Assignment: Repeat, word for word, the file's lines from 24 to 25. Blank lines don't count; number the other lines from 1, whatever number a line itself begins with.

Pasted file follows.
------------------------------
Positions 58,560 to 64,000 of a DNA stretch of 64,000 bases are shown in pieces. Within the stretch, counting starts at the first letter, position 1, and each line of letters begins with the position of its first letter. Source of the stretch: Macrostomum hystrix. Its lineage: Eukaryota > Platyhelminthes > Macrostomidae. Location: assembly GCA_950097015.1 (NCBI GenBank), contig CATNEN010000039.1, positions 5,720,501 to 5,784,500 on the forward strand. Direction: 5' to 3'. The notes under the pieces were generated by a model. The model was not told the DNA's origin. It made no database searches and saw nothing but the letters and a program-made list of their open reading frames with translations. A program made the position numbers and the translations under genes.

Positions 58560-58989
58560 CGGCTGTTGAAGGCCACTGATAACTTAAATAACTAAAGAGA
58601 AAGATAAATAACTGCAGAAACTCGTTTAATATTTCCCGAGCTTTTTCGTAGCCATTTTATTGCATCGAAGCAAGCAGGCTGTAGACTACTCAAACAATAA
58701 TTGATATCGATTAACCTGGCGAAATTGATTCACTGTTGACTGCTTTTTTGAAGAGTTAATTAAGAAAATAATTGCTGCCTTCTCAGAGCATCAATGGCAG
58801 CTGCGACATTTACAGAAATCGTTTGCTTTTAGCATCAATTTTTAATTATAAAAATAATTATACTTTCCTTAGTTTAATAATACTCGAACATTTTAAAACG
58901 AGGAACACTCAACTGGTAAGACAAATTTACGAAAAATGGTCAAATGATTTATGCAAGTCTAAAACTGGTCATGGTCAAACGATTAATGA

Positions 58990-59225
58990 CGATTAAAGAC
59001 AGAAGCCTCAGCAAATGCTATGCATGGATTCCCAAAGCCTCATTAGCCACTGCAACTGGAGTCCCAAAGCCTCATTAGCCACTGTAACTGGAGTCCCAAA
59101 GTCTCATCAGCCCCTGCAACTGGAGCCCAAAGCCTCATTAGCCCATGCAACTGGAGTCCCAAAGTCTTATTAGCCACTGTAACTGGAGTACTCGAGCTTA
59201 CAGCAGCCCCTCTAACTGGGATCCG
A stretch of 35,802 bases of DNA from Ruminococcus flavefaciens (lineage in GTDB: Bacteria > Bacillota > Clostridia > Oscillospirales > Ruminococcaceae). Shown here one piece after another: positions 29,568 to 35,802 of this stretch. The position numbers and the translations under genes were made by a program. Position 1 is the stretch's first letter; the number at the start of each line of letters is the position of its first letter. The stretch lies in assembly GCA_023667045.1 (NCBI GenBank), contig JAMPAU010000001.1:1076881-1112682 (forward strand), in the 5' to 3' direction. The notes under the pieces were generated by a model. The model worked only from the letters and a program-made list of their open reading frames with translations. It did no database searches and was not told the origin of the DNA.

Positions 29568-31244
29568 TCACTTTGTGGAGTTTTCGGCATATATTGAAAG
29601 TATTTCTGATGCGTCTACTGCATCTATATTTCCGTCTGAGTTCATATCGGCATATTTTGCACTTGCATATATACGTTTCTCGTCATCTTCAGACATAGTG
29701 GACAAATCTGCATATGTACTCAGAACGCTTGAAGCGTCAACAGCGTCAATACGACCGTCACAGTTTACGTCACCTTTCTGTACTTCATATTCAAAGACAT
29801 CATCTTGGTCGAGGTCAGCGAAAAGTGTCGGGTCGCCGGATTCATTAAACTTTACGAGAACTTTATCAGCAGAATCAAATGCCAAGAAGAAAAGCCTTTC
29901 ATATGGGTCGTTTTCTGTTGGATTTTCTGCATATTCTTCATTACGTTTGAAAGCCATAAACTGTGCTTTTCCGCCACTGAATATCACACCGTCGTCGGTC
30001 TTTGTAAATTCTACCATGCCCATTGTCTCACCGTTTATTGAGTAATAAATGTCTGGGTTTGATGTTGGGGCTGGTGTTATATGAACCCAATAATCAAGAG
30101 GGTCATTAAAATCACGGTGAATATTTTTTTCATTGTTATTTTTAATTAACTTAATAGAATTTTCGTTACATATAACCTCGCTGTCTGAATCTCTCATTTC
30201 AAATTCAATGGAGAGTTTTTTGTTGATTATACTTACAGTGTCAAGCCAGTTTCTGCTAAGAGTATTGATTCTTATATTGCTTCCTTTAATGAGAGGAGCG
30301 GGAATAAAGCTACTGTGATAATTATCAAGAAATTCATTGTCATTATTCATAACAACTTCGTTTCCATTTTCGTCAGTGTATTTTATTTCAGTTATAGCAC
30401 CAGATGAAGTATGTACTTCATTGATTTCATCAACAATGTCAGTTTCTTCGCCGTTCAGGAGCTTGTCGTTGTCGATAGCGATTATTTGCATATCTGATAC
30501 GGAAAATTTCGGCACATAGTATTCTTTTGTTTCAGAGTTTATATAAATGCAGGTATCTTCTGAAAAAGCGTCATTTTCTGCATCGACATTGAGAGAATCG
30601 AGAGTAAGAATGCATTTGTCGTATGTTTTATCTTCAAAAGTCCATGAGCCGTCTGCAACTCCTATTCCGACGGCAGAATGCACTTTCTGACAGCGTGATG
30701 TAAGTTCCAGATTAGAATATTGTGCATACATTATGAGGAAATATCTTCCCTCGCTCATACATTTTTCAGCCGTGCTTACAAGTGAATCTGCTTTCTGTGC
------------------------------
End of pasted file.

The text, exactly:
30401 CAGATGAAGTATGTACTTCATTGATTTCATCAACAATGTCAGTTTCTTCGCCGTTCAGGAGCTTGTCGTTGTCGATAGCGATTATTTGCATATCTGATAC
30501 GGAAAATTTCGGCACATAGTATTCTTTTGTTTCAGAGTTTATATAAATGCAGGTATCTTCTGAAAAAGCGTCATTTTCTGCATCGACATTGAGAGAATCG